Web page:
Episode 3 – Mala

Earlier this summer, I had the chance to speak with Mala,  a DJ, producer, promotor and record label owner from south London, who over the last decade, has played a central role in the development of the dubstep scene.  Both his own productions as Mala, and those as Digital Mystikz alongside Coki, are sited as some of the key releases that defined those early days of the genre, and his record label, Deep Medi, has catalogued releases from many of the scene’s innovators over the past 10 years. His now legendary club night, DMZ, alongside FWD, has played a seminal role in incubating the genre from it’s early form through to today.

Despite dubstep’s ever-morphing progression and partial shift into the mainstream through EDM, Mala has remained true to his own personal vision. He’s expanded his horizons, and developed both as an artist and a person through his solo album projects which explore the musical and cultural traditions of other countries, firstly Cuba in 2011, and now Peru, fusing them with his south London sound system-focused productions.

In this episode of Sound Motives, we explore Mala’s early influences from jungle to Augustus Pablo, his perspectives on the emergence of dubstep, his relationship with the dance floor and club culture, and how the future looks.

You can check Mala’s Sound Sources individually below, or in more detail on the ‘Sound Sources’ tab at the top of the page.

NOTE: You might need to launch Spotify for the below playlists to play correctly.

You can download the low-res podcast version of the show HERE.



Mala – Kotos (Brownswood)
Gunsmoke & Shy FX – Original Gangsta (SOUR)
Cypress Hill – Wanna Get High (Ruffhouse Records)
Shy FX – Simple Tings (SOUR)
Mala – Changes (James Blake’s Harmonimix) (Deep Medi)
Mala – Changes (Deep Medi)
Roni Size – All The Crew ‘Big Up’ (95 Lick) (V Recordings)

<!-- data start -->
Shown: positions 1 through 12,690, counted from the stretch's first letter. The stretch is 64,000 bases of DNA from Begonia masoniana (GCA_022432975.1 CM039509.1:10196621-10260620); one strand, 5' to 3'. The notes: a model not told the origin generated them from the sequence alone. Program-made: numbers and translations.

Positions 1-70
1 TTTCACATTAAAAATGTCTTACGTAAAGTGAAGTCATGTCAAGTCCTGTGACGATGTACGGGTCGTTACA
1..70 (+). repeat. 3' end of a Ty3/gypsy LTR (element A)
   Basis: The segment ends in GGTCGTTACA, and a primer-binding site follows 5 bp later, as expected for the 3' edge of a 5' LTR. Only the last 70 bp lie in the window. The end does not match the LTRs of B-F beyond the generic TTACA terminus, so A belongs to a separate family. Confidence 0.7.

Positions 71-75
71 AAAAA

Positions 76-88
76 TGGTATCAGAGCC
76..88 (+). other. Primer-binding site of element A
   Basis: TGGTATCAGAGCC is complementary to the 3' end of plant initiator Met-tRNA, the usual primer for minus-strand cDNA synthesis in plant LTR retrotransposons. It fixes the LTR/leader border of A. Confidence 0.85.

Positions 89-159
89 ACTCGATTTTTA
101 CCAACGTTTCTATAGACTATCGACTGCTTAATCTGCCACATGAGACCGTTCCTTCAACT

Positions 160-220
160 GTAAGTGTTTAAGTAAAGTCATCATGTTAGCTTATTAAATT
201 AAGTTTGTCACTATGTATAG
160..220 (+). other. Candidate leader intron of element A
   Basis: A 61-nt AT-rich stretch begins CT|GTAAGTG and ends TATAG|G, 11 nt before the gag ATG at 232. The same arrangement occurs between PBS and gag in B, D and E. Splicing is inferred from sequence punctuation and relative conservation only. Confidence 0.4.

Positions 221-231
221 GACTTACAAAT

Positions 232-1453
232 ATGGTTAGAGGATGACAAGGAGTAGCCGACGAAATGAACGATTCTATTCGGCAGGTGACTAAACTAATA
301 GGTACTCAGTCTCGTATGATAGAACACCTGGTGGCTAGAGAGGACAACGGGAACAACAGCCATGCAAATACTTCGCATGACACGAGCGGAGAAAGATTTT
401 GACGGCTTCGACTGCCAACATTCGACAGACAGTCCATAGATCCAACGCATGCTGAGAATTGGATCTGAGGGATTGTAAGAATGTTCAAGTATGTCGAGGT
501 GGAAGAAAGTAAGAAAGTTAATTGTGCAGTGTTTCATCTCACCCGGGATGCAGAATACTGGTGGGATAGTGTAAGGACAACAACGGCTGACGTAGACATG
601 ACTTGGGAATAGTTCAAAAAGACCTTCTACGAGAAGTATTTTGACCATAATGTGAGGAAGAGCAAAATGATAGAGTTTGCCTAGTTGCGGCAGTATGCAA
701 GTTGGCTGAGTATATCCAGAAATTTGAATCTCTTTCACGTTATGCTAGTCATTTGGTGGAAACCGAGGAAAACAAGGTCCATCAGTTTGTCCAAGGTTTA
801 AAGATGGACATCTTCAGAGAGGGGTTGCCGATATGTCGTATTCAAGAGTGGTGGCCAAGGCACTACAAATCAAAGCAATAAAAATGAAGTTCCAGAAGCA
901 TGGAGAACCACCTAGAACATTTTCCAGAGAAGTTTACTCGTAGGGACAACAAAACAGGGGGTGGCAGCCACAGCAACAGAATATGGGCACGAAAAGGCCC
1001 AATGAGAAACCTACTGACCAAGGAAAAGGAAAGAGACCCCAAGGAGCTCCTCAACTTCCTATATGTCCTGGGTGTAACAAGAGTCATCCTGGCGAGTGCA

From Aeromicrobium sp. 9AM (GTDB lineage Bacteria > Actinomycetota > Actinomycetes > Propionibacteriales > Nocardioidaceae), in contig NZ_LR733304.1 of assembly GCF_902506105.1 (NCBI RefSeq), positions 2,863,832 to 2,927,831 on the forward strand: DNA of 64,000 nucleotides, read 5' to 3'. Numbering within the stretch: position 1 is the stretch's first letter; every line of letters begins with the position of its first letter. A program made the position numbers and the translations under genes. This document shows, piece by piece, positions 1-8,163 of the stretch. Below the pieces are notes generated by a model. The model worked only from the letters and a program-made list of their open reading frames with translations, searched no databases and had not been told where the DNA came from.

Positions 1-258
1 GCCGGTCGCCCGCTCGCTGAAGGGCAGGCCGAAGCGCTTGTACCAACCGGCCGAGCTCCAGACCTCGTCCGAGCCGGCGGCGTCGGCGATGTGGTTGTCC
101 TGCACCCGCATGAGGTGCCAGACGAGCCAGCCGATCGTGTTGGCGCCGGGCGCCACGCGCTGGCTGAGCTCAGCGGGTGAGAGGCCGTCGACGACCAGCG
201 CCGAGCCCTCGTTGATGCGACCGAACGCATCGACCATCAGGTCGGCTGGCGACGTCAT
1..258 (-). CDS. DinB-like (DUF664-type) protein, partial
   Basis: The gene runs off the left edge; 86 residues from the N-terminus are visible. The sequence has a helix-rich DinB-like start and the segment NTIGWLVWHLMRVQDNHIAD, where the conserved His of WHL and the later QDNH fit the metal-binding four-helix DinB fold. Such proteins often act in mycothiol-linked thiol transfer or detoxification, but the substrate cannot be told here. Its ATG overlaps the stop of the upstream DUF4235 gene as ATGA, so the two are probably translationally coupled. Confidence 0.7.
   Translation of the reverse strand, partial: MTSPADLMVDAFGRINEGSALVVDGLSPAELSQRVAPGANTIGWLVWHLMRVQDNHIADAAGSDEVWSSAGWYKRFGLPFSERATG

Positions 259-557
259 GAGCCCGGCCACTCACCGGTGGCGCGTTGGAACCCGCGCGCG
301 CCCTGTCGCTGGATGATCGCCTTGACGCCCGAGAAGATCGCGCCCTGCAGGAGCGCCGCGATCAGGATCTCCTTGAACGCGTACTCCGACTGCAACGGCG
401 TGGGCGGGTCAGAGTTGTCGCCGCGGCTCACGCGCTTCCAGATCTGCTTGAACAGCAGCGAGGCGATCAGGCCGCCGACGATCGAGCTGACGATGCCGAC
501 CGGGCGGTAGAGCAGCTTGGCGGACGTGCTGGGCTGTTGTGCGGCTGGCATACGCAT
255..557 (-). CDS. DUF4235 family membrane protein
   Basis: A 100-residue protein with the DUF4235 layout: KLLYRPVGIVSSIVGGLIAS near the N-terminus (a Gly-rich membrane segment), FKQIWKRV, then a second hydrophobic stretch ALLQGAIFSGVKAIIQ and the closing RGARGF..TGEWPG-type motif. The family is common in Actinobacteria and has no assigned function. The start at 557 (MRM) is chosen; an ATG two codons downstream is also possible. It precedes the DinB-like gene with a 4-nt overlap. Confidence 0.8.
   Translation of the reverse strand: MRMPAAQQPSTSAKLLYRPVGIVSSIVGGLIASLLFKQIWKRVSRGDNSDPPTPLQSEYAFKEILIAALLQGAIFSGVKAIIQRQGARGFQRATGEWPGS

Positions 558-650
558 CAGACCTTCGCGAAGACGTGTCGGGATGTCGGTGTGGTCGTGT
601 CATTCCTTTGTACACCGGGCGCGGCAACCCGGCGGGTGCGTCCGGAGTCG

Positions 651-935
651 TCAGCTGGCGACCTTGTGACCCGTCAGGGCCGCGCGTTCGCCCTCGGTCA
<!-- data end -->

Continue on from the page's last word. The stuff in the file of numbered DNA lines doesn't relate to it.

Ghost – 2000 (Tempa)
Roni Size – All The Crew ‘Big Up’ (95 Lick) (V Recordings)
Zed Bias – Neighbourhood (El B Remix) (Locked On)
Digital Mystikz – Pathways (Deep Medi)
Loefah – Indian Dub (Big Apple)
Coki – Mood Dub (Deep Medi)
Augustus Pablo – King Tubby’s Meets Rockers Uptown – Frozen Dub (Yard Music)
Digital Mystikz – Anti War Dub (DMZ)
Kahn – Over Deh So (Deep Medi)
Mala – Shadows ( Brownswood)
? – Alicia (White Label)
Nitin Sawhney – Sunset (Zomba)
Nitin Sawhney – Tides (Zomba)
Mala – Calle F (Brownswood)
Stormzy – Shut Up (White Label)
Mala – Sound of the River (Brownswood)


Sound Sources


Before the arrival of UK Garage and the eventual emergence of 140bpm dubstep, Mala’s first love was jungle, discovering the music through pirate radio DJs and listening to tape packs at school in the 90s. For Mala, the Metalheadz events at Blue Note were an important introduction into a the underground dance culture, that would go on to influence his own approach to music.

There are a few documentaries that explore the jungle period linked below. First, footage from those classic Metalheadz sessions at Blue Note in Shoreditch (complete with VFXs, vox-pops and VHS distortion), then the Dazed Jungle Fever Doc that provides an overview of the period, and finally, a BBC doc which I remember watching as a teenager, that covers LTJ Bukem and Good Lookin Records’ rise in the late 90s.

In Episode 3, Mala also mentions the Eskimo Noise soundsystem which was behind the Metalheadz Blue Note events that were so influential on him. For more on Eskimo Noise, here’s an interesting article on RBMA, curated by dutch producer Martyn, which explores that period further.

Additionally, Eddie Otchere has an excellent series of  photos from the period here.

In his teens, Mala discovered the music of Jamaican melodica player and producer Augustus Pablo. Mala enjoyed the small flourishes and melodies that only appeared once in tracks, and he tried to bring some of that subtlety of approach to his own productions.

“Although best known for his mastery of the melodica, easily being the world’s premier exponent of that peculiar instrument, his musical skill was not limited to merely conquering the hand-held child’s toy. Indeed, Pablo was a pioneering record producer in his own right, as well as a renowned session keyboardist. His uniquely spirited instrumentals, most of which took inspiration directly from his profound belief in Rastafari, took reggae music to a higher plateau, and the mournful quality of Pablo’s ‘Far East’ sound resulted in some of the most striking moments of the roots reggae era.